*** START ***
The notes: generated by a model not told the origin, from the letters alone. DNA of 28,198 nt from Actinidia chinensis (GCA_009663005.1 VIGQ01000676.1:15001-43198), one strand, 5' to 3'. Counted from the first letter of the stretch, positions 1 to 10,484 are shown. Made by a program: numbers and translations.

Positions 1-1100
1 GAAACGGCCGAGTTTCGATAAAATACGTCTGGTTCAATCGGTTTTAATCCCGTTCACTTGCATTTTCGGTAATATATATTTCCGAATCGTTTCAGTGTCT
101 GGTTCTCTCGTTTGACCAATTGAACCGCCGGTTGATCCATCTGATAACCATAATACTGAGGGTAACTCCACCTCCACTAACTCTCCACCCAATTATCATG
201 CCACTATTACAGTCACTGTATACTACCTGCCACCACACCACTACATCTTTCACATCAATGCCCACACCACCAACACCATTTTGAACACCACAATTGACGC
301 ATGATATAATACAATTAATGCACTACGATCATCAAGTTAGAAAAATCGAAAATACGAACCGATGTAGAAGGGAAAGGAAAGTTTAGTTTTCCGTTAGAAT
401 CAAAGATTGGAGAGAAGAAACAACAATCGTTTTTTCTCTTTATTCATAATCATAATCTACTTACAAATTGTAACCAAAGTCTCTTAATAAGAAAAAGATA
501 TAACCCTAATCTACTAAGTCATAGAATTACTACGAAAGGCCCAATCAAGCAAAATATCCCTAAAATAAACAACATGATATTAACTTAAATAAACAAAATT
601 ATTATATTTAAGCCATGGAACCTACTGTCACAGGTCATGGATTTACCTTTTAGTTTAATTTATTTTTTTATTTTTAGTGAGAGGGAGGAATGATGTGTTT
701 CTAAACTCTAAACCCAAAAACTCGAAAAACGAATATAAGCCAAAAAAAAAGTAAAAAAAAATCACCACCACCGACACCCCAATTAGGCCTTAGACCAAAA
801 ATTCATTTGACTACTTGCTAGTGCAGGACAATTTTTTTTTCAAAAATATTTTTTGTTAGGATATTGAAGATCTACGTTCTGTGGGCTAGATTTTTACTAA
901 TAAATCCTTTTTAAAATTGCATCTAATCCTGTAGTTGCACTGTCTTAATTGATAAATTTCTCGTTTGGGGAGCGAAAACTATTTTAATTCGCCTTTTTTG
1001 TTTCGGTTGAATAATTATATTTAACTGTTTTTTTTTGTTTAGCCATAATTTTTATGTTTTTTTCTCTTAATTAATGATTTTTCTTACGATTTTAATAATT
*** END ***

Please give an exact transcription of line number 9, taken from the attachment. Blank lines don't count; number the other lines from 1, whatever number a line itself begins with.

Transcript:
601 ATTATATTTAAGCCATGGAACCTACTGTCACAGGTCATGGATTTACCTTTTAGTTTAATTTATTTTTTTATTTTTAGTGAGAGGGAGGAATGATGTGTTT